peace and love.

  27. Ed says:

    A dusting of cayenne and a chunk of ginger in my morning green smoothie,helps clear my mind and adjust my mood

    I have also tried a pinch of cayenne and a pinch of gingko biloba, swallowed (but not mixed) with a pint of r/o water. The effect is surprising…even a little scary. I got that idea from a Dr. Schulze product (brain formula).

  28. Anthony says:

    I am so making this cobbler this weekend!

  29. Genevieve says:

    I would have to say my walk first thing in the morning is most invigorating and certainly wakes up the brain cells.

  30. Tina says:

    Any Live Sproats in green drink or smoothie!

  31. Brynda Bechtold says:

    Psyllium seed husks are from the plantain plant and contain polysaccharides in addition to mucins. They “glom” up cholesterol and remove it from the body as well as bulking up the stool and making elimination easier. There are 8 polysaccharides that are considered “essential” and we get too much of the glucose and galactose. A young healthy body will use a back-up system to make these but often fails as we get older or stressed. These other sugars are:xylose, fucose, n-acetyl glucosamine, n-acetyl galactosamine, n-acetyl neurominic acid (sialic acid) and most importantly…Mannose. They combine w/proeins & fats to form structures on the cell surface which are used for cellular communication and the immune system. I don’t know which ones are in psyllium, but the more I can get into my diet, the better. I take Ambrotose which has all of them and has recent research that it improves brain function.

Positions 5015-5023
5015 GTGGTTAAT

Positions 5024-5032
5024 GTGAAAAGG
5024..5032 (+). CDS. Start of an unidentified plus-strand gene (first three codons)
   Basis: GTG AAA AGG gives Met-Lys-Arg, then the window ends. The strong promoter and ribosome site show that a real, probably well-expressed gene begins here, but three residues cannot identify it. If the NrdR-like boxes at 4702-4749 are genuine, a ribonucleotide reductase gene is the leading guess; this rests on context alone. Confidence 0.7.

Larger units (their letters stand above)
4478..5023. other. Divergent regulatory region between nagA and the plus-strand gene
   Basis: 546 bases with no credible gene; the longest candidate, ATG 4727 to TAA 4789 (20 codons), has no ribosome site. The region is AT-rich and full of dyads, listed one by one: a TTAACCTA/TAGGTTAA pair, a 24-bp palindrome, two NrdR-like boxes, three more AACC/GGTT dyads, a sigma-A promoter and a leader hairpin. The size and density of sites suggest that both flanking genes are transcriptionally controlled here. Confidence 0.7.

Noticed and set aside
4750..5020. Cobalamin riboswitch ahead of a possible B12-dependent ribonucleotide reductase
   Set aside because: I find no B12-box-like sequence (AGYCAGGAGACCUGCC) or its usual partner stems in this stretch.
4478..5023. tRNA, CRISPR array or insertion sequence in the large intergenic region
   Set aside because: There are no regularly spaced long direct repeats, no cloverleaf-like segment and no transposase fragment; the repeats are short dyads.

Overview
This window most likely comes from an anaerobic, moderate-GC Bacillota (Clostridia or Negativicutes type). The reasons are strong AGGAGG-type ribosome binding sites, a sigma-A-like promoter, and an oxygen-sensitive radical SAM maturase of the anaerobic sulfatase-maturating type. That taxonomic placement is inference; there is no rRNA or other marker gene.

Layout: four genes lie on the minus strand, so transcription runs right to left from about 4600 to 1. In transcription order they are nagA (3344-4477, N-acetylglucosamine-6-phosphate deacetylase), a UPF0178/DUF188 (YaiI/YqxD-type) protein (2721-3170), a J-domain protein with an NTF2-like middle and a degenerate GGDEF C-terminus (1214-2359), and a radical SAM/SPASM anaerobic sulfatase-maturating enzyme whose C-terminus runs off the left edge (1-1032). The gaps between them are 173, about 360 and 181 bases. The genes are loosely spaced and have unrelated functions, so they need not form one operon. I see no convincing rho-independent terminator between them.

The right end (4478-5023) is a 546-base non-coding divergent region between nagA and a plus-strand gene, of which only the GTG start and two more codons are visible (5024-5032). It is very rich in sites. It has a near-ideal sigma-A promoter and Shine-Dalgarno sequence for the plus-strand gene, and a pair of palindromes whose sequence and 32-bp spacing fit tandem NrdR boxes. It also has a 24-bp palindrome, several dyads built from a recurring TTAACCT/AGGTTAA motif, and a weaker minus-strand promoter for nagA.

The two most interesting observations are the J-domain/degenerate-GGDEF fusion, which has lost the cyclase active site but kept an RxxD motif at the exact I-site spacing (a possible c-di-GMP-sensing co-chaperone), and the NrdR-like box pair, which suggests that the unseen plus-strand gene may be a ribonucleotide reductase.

32. Matthew Knoefler says:

    My favorite brain food is wild plants or leaves blended into my morning green smoothie and if i really want my brain turned on I will put fresh Ginkgo biloba leaves in. Oh and i have been using Hawthorn leaves lately, mmm good. and Mulberry leaves too. oh and Gogi berry leaves too. plus many others. purslane is good too. and so many more. I love the wild green smoooooth